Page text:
Plan UK is trailblazing facial recognition in a new bus stop advert for its 'Because I’m a Girl' campaign. Celina Ribeiro applauds a charity on the bleeding edge.
Plan UK deserves a slow clap, asymmetrical smile and prolonged rise to a standing ovation for a campaign that could be a total fizzer.
That trifecta of admiration is demanded by its launch, tomorrow, of a bus stop which can READ YOUR FACE. That is, a working bus stop parked outside Selfridges on Oxford Street in London which will use facial recognition software to determine whether its viewer is male or female, and then tailor its message accordingly as part of its ‘Because I am a Girl’ campaign. Male viewers will have their content restricted, highlighting the fact that women and girls around the world routinely have their choices restricted as a result of their gender. Female viewers will be able to watch a 40-second advert, complete with sound and touch screen technology.
This is bold stuff. A first for any kind of advertiser in the UK and hopefully the last time elements of a Tom Cruise movie (Minority Report) become reality.
This multi-sensory, interactive, time-and-place sensitive advertising is as exciting to an advertiser as it is novel and, after a few seconds thought, kinda creepy to consumers.
Good on Plan UK. This isn’t the first time they’ve tried to bring 'Because I’m a girl' right into people’s faces as it were. Late last year they launched a Facebook app which transposed the viewers Facebook history into an experience which compared their lives to that of girls born in less equal and wealthy parts of the world. This kind of behaviour - experimental, fleet of foot, innovative, risk-taking, engaging with technology - is so much against the often too-safe campaigning tactics of larger charities, that I just have to love it.
The 'Because I’m A Girl' campaign is aiming to raise £40m by June 2016 and the ‘Choices for Girls’ awareness drive of the campaign, of which this interactive advert is a part, aims to raise £250,000 over its four-month lifespan. The bus stop ad will ask viewers to text a £3 donation or they can scan a QR code. Plan UK has funded the experiment bus stop ad itself, which is a brave thing to do.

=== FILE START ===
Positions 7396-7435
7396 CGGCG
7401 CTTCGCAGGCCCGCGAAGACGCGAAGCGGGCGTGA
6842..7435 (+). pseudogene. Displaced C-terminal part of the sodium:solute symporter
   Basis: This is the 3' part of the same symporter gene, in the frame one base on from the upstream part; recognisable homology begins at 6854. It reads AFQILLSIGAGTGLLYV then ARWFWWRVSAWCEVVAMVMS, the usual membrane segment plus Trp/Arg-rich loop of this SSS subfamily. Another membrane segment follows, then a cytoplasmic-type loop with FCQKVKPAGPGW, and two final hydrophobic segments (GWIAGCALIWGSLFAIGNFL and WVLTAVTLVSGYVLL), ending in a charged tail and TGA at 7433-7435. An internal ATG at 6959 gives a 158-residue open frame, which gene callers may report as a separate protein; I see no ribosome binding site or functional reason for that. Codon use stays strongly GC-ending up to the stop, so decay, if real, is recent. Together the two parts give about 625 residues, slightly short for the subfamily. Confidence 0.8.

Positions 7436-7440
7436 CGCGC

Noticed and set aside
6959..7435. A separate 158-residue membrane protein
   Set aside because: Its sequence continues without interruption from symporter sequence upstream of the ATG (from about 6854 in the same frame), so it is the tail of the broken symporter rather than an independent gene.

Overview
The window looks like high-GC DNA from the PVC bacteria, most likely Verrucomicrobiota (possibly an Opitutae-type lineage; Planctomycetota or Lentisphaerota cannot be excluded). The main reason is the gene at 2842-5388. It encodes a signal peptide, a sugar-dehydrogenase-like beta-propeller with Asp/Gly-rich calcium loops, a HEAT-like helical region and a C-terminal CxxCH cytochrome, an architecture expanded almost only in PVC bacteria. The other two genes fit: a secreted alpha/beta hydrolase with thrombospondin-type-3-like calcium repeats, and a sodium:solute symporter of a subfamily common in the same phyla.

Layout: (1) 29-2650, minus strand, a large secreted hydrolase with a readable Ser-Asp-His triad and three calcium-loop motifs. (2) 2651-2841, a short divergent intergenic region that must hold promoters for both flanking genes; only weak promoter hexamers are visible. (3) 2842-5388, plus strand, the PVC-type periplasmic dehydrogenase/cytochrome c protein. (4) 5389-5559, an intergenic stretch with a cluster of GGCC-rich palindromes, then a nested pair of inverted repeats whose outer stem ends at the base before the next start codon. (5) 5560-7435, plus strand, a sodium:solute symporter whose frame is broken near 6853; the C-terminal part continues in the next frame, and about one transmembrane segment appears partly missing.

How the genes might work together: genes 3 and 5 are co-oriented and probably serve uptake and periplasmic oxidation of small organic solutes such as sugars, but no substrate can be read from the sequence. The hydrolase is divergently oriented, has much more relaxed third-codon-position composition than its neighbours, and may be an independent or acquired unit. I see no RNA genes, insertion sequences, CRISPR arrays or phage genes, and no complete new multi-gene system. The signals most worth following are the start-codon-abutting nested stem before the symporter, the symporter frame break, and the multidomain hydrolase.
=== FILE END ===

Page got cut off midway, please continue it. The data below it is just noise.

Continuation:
Shock horror – it’s not a sure bet!
Brave, particularly, because there are things that could go wrong.
Firstly - You read my face! For me, reading my face comes just ever so slightly close to reading my mind. Physically close. I mean my face is just a couple centimetres from my brain, man! But a Plan UK spokeswoman assures me that because the ad is ‘opt-in’ – viewers are told to stand in a certain place if they want their features scanned – there are no real privacy issues at play.
And what if it guesses wrong? A female, often dishevelled, friend of mine briefly worked the till at a supermarket while at university. On a couple of occasions the lanky young woman was appalled to hear diligent parents scold their children to ‘say thank you to the nice young man’. Remembering her mortification, I can assure you getting a woman’s gender wrong is no way to make friends. (Apparently the technology guesses right nine times out of ten).
Yes, there is a potential creep-out factor. However consumers – although we whine - are increasingly familiar with advertising that is getting increasingly familiar with us as individuals. The question over the next five years is going to be: how much intrusion will we, the public, swallow?
But, if it proves that people will be amused and comfortable with this kind of technology, perhaps sometime in the all too near future a bus stop advertisement may well be able to read whether I am happy. Or sad. Or indeed if I have an armful of shopping bags. I imagine a 1984-style voice looming over me as I wait for the Number 91 asking whether I really did need another pair of jeans, and had I thought about allocating just a fraction of my wardrobe budget towards workers rights in the developing world’s denim manufacturing heartland.
Clearly, Plan UK’s courage helps to pave the way of those behind the immersive advert – Clear Channel, 2D Exposure and CURB Media – to test a technology with a warm fuzzy sell (who could get angry at helping women in the developing world?), before using it to flog us sneakers, perfume, cars and – worse yet – politics. They can test the technology, public receptiveness using the warm glow of charity before hitting us up with all-consuming consumerism.
Do I care? Well, yes, a bit. But mostly it’s just pretty exciting to see a charity really push the boat out. Don’t ya think?